Share
Industrial Technology - Linked-in Industrial Technology - Twitter Industrial Technology - News Feed
Latest Issue
Diary and Events

Advanced Engineering 2019

NEC, Birmingham(B40 1NT)

30/10/2019 - 31/10/2019

The UK's largest annual advanced manufacturing trade show, Advanced Engineering is your opportunity to (more)

Smart Factory Expo

Exhibition Centre Liverpool (L3 4FP)

13/11/2019 - 14/11/2019

Europe's best digital manufacturing show: bigger and better for 2019 Built around eight tech-focused (more)

Keep your old servos

Keep your old servos

Servo motors are reliable workhorses that will operate virtually maintenance free for 10 to 15 years, and often even longer. But there are potential problems lurking for operators of older equipment, as the experts at Motor Technology explain.

The servo and control equipment in use might be old but if it’s performing perfectly there’s probably no need to change it. And if any of the motors do eventually start to fail the most logical and cost-effective solution would be to replace them with like-for-like drop-in replacements. But problems arise when maintenance engineers discover that their original supplier no longer stocks or supports the old motors.

Most manufacturers will usually recommend upgrading to their very latest product but this could involve re-engineering to accommodate the new motors on old machines, as well as new cabling, software and new drives. If the operator has a factory with many similar machines then retrofitting them all with new equipment when all that was really needed was a replacement servo is not logical by any measure.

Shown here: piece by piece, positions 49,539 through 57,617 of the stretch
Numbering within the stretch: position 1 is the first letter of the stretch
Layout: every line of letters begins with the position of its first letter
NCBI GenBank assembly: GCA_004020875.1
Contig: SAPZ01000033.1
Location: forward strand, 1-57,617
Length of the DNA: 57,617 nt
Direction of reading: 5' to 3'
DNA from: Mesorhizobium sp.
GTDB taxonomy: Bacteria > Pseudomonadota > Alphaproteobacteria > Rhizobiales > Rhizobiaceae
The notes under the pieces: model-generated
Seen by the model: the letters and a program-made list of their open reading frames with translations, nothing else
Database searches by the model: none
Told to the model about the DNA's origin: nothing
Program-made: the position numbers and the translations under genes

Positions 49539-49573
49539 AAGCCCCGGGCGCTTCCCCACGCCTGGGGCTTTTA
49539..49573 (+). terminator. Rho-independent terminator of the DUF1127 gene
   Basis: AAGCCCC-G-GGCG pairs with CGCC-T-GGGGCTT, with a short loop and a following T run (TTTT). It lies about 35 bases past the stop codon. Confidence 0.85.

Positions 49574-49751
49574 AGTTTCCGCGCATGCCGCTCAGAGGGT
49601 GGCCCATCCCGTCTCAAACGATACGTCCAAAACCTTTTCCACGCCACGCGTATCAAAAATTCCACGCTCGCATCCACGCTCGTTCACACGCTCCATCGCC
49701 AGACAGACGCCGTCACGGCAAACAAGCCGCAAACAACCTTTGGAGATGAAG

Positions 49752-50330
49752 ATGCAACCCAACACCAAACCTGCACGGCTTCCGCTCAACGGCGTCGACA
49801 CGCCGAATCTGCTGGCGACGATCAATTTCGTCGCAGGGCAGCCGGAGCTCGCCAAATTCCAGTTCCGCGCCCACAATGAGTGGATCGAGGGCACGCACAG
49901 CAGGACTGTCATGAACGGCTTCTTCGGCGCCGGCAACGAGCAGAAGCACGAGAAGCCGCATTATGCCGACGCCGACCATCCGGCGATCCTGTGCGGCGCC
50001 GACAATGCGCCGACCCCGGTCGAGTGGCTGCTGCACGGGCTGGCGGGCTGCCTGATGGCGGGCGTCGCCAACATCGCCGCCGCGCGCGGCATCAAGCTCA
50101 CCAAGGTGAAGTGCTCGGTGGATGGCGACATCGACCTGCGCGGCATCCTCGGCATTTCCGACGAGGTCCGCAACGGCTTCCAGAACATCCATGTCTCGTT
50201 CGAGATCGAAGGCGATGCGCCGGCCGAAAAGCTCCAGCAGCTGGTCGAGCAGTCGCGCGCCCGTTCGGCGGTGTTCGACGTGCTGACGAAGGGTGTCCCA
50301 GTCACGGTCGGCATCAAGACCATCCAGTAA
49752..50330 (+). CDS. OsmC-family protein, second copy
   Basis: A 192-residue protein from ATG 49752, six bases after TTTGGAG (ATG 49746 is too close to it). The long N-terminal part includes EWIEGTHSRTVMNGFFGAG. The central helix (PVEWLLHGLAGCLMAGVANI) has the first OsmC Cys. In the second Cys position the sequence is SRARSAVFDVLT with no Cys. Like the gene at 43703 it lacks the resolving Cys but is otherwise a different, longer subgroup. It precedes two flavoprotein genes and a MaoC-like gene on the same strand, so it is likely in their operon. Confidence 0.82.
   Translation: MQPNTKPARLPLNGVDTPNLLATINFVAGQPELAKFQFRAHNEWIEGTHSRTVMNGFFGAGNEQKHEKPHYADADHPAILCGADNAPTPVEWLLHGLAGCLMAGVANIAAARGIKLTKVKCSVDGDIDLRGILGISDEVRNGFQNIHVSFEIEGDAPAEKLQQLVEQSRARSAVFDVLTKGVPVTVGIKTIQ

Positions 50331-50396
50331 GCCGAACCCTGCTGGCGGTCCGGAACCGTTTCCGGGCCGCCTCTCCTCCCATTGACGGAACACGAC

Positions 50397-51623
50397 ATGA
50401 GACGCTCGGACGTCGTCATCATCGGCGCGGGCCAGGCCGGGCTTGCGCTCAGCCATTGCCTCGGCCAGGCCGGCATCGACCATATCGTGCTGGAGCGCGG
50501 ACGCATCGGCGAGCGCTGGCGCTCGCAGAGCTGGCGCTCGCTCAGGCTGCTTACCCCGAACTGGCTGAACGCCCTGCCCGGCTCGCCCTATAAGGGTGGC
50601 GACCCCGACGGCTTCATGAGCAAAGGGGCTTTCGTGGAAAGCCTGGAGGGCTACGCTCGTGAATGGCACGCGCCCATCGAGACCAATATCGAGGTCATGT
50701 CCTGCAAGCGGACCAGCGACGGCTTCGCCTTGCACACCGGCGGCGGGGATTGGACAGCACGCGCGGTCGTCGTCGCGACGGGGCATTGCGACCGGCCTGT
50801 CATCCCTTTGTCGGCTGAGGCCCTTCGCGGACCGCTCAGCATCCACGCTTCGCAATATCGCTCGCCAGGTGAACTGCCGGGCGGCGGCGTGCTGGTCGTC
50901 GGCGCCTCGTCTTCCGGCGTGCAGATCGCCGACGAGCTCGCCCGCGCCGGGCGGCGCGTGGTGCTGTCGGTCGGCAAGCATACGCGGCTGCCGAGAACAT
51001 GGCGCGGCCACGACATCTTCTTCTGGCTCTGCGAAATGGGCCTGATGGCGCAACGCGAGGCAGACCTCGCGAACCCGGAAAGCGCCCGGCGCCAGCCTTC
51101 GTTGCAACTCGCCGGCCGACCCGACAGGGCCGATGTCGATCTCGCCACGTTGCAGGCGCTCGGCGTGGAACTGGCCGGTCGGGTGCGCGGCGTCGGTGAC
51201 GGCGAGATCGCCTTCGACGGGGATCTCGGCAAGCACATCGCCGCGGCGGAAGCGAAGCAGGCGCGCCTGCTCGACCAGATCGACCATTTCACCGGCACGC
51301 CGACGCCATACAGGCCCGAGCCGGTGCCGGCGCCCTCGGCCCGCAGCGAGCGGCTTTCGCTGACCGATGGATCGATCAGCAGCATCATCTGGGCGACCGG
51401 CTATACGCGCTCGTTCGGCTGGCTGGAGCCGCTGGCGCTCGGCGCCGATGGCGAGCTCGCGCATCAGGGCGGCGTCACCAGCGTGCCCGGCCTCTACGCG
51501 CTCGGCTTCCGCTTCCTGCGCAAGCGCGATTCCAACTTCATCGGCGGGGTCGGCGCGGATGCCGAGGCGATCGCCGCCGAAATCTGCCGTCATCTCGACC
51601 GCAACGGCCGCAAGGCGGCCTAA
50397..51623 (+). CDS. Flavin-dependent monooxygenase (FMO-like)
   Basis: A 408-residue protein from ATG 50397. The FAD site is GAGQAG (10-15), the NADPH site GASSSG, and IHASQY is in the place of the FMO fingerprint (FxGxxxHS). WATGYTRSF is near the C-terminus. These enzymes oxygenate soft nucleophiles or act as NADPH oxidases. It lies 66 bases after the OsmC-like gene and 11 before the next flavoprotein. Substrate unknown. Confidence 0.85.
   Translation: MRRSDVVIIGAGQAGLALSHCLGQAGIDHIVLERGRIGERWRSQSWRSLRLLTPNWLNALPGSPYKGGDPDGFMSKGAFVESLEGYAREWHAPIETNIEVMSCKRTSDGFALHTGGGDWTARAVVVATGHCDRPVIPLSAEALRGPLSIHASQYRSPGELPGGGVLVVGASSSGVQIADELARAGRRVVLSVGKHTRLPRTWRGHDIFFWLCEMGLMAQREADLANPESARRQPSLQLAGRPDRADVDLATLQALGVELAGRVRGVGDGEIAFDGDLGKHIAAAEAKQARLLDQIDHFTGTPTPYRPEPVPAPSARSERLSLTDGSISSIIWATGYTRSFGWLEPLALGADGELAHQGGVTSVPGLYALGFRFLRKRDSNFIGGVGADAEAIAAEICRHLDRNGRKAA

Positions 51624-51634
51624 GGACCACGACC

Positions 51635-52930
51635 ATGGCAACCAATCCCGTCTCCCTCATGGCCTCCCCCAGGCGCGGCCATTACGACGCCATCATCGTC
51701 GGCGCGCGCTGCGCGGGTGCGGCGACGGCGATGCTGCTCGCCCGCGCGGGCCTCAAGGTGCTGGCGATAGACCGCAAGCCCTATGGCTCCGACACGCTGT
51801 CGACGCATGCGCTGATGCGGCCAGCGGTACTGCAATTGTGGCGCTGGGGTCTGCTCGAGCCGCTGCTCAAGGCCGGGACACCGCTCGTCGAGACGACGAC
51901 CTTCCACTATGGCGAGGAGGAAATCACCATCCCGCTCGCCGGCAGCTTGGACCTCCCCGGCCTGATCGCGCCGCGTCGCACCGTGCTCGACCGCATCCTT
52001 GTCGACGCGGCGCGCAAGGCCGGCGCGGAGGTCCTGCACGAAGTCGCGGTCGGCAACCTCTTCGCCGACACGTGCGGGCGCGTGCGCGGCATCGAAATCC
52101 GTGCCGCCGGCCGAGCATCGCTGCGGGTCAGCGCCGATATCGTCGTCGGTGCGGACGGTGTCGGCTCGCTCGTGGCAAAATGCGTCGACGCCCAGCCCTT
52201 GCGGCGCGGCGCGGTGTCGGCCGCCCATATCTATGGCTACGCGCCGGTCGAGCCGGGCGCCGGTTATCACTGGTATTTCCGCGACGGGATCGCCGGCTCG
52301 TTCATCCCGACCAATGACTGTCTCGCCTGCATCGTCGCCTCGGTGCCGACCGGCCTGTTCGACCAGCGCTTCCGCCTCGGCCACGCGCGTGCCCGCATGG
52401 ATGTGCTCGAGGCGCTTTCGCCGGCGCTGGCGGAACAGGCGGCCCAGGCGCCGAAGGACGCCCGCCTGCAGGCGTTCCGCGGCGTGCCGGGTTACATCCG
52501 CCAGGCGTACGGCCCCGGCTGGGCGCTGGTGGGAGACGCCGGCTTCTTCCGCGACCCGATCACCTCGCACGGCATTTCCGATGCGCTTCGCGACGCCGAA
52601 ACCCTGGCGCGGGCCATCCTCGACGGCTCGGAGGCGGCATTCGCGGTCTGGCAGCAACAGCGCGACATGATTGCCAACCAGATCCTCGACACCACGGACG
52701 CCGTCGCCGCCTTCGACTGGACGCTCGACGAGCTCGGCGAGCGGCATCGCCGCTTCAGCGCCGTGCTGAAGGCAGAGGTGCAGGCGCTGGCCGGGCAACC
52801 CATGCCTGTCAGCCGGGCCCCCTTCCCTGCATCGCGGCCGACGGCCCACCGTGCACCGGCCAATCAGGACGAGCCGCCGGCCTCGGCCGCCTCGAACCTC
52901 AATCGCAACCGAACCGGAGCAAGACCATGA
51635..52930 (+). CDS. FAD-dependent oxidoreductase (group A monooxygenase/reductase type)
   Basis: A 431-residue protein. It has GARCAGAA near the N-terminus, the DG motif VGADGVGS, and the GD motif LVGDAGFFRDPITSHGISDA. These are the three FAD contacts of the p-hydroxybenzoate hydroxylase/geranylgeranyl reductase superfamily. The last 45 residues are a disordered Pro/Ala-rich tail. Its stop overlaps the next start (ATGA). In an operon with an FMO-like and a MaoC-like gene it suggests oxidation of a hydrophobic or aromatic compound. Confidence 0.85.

For companies operating a large number of machines, all fitted with the same motors and control equipment, which is perhaps all of a similar age, it’s worth having a plan in place for when any of the components fail. The good news is that there’s a very good chance that an upgrade can probably be avoided if maintaining the original technology is deemed to be the preferable option.

It’s worth remembering that the automation industry, just like most other industry sectors, commonly shares components between manufacturers. One manufacturer might badge servo motors from another as its own, and exactly the same product is likely to be obtainable from different suppliers. So, when one company says it no longer supports a particular type of motor, it’s not necessarily the end of the story. Someone else might.

For instance, a very popular and reliable range of servo motors, manufactured by a company few engineers are likely to have heard of has been sold over the years by a variety of different suppliers, badged as their own product. The ACM2n range of motors are reliable, cost effective and high performance but for presumably strategic and marketing reasons some suppliers have recently delisted it from their product portfolio. Maintenance engineers wanting to replace an old ACM2n motor can do so easily though. Many specialist servo equipment suppliers, like Motor Technology, can still supply the ACM2n range, with exactly the same motor type coding and documentation, even though engineers may have found that their original supplier no longer supports it.

Motor Technology maintains a database of products and companies that effectively tracks what happens to a company’s products when it merges with or is taken over by a rival. There are even companies that manufacture discontinued products under licence to the same high standard as the originals.

So called legacy products can often be a perfect solution when old servo equipment needs replacing and is not supported by the original manufacturer. A good independent servo specialist, like Motor Technology, will have the capability to guide maintenance engineers to the quickest solution in order to get their applications up and running again as quickly as possible.

Download pdf

Latest news about Electric motors

Additional Information
Text styles